ROCK-OLA Jukeboxes


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It may not surprise you to know that the earliest incarnations of jukeboxes weren’t called jukeboxes. Those early models were instead known as Automatic Coin-Operated Phonographs, or Automatic Phonographs, or Coin Operated Phonographs. Certainly, doesn’t roll off the tongue quite as well, does it? The term jukebox didn’t appear in our lexicon until the 1930s or so. Around fifty years before that, the man to create the first phonograph was none of than one Thomas Alva Edison; America’s greatest inventor. Not that he had particularly big plans for his machine; in fact, he thought it would be put to best use as an aid for office dictation.

Luckily, the world had other ideas. Fast forward to 1890; Louis Glass and William S Arnold has modified an Edison Class M Electric Phonograph with a coin mechanism, making it the world’s first nickel in the slot phonograph. It had no speakers; patrons had to listen to the music using one of four listening tubes. The machine-made $1000 in its first six months of service – a lot of money back then!

Most of the coin-operated phonographs that followed were only capable of playing one record. However, in 1906, the John Gabel Manufacturing Company produced the first automatic multi-selection coin-op phonograph, which allowed patrons to choose up to 24 songs. Twelve years, Hobart C Niblack patented a device that could change records automatically. It was a vital step in the development of the jukebox as we know it today


That mechanism played a key role in the birth of one of the first selective jukeboxes ever, which was debuted in 1927 by the Automated Musical Instrument Company (which eventually became AMI). This broadly coincided with the introduction of electronically recorded music, another important step in jukebox evolution.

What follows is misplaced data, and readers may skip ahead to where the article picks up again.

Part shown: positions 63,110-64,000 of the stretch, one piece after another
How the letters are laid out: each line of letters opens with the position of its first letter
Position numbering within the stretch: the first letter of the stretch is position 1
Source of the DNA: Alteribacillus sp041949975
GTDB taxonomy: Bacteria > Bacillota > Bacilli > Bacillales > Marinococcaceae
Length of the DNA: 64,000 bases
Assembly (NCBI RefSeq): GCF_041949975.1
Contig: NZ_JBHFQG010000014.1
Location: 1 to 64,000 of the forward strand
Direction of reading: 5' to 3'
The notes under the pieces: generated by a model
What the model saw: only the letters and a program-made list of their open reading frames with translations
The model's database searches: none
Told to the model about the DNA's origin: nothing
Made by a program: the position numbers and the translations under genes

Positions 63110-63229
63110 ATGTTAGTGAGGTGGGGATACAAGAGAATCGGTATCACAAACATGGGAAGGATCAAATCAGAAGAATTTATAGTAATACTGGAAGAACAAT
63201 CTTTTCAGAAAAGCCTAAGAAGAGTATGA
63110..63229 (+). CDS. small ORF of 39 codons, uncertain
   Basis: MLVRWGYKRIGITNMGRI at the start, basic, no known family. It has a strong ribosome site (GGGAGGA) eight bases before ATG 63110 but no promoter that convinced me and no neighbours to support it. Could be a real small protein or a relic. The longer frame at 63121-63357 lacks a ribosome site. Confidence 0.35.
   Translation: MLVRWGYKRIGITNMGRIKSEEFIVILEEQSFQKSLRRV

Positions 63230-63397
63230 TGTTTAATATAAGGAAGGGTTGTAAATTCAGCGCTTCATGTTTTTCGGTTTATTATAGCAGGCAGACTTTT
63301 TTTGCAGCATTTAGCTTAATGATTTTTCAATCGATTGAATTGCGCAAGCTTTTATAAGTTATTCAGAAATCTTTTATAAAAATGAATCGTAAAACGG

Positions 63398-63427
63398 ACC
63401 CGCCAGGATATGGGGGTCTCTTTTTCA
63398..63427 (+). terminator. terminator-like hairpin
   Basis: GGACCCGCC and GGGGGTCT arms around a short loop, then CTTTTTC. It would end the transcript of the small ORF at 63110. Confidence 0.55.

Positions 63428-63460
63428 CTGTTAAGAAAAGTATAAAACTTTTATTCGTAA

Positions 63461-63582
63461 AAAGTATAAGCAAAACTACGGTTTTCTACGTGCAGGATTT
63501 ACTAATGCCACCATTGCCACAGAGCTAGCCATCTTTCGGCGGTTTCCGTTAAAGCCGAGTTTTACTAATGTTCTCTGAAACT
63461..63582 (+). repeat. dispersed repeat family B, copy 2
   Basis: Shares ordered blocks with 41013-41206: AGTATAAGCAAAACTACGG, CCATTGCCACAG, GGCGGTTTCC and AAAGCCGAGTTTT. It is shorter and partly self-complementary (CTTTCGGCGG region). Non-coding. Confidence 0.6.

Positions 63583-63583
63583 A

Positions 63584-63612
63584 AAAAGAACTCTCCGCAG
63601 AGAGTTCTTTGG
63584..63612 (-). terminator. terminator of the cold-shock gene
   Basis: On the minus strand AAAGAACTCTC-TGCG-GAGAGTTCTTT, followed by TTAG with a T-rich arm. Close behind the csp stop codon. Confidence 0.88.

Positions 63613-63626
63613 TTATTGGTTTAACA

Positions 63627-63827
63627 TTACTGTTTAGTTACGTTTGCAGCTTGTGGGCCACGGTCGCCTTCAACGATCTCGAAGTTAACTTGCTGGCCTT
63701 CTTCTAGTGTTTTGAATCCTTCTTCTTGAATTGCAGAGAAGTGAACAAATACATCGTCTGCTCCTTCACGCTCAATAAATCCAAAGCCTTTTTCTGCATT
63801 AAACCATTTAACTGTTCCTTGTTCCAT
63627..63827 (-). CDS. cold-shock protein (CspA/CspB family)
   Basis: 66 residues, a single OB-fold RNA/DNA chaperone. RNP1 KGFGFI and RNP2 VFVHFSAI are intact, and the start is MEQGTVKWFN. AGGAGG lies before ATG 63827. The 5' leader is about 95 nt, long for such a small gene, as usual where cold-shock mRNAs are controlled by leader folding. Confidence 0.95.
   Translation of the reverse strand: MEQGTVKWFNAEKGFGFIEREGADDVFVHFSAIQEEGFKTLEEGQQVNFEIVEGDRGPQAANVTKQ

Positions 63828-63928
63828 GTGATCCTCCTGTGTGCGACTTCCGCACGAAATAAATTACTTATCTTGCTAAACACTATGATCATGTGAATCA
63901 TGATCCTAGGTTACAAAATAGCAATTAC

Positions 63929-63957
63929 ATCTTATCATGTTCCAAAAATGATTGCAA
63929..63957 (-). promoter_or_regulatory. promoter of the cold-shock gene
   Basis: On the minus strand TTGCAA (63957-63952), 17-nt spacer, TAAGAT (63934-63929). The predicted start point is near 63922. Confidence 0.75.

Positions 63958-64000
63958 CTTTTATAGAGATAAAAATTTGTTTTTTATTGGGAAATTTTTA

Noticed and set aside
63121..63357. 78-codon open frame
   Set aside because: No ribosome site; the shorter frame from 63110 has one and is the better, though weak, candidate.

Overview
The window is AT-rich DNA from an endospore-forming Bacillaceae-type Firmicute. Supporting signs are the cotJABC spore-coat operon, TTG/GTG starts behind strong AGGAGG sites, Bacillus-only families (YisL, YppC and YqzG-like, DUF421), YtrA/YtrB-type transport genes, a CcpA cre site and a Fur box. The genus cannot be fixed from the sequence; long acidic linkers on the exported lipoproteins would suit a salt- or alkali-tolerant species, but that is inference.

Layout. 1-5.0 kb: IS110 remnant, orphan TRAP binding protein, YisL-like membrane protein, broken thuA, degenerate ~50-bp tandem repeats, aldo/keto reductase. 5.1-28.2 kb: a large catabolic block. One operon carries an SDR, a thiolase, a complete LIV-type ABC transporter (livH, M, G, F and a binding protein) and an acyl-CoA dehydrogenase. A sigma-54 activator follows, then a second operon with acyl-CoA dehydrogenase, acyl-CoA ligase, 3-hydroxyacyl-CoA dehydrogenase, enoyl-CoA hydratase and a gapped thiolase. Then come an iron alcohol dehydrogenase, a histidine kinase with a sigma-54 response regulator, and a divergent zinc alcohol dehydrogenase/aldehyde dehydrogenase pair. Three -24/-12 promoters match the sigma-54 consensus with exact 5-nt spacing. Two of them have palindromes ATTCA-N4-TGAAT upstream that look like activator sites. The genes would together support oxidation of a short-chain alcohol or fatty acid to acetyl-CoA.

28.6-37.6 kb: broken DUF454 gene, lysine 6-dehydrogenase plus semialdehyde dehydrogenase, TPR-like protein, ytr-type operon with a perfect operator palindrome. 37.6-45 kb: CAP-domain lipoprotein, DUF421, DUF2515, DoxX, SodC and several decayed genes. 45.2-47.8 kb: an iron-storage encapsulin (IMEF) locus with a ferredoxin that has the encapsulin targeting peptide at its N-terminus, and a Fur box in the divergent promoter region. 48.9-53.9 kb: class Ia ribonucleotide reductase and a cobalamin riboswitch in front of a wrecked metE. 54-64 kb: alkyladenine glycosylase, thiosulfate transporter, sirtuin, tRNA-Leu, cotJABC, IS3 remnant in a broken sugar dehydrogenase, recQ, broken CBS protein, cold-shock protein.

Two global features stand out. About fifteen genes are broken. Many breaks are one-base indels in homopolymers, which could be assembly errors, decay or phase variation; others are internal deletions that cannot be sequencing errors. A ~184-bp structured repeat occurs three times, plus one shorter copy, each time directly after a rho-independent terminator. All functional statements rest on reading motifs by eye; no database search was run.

With all these new additions, jukeboxes becoming prominent vehicles for some truly remarkable technology for the age. It made them prime choices during the Great Depression when many people began looking for inexpensive forms of entertainment. This is where our founder, David C Rockola, made his first foray into the jukebox world. Having already made quite the name for himself with pinball tables and similar devices, he bought a mechanism from an acquaintance named Smythe and re-engineered it to form the basis for his own machines. The company would go on to find almost unprecedented success, ultimately taking its place amongst the Big Four of jukebox manufacturing, joining the likes of Wurlitzer, Seeburg, and the American Musical Instrument Company (commonly known as AMI)

By this time, listening to jukeboxes was quickly becoming the new thing for much of contemporary America. The revolution was beginning to take off. It’s where, incidentally, the term jukebox first arose, although its etymology is disputed.


The post-war years marked a meteoric rise in popularity for jukeboxes, and it’s not hard to see why. With their vibrant colors and all-encompassing sound, jukeboxes were the perfect encapsulation of jubilant celebration, of euphoria and joie de vivre. They certainly made welcome sights for the survivors of the war. Exhausted by years of global chaos and turmoil, they were ready to start truly living again.

And live they did. By the middle of the 1940s, it’s estimated that as many as ¾ of records produced in America went straight into jukeboxes, and their Golden Age had begun. With revolutionary new designs, bright colors, and decorations, the 40s also saw some brilliant new innovations. It was during this time that Rock-Ola debuted the wall box systems, which could be used in conjunction with the full-sized jukeboxes.